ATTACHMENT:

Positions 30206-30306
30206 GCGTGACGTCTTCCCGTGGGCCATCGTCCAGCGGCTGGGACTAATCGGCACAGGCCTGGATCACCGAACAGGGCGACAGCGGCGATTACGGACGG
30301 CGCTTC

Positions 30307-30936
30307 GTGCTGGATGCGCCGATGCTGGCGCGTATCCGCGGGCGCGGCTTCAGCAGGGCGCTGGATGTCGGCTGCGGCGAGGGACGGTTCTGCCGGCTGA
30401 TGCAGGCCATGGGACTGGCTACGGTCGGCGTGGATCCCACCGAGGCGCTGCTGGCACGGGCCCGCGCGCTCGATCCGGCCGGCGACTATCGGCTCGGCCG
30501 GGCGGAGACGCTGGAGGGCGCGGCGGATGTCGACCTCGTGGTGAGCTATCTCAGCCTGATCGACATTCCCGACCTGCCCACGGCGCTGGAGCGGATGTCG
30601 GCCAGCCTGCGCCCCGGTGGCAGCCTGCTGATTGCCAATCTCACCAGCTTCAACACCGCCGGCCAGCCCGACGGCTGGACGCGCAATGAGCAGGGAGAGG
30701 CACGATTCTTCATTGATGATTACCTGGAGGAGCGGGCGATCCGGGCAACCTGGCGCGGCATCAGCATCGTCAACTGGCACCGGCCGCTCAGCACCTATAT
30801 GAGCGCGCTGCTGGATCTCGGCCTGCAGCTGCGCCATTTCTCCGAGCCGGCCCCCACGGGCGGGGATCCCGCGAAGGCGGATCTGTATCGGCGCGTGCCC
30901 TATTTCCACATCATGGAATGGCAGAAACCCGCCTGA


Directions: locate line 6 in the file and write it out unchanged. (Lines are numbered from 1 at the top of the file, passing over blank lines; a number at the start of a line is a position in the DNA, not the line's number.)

30401 TGCAGGCCATGGGACTGGCTACGGTCGGCGTGGATCCCACCGAGGCGCTGCTGGCACGGGCCCGCGCGCTCGATCCGGCCGGCGACTATCGGCTCGGCCG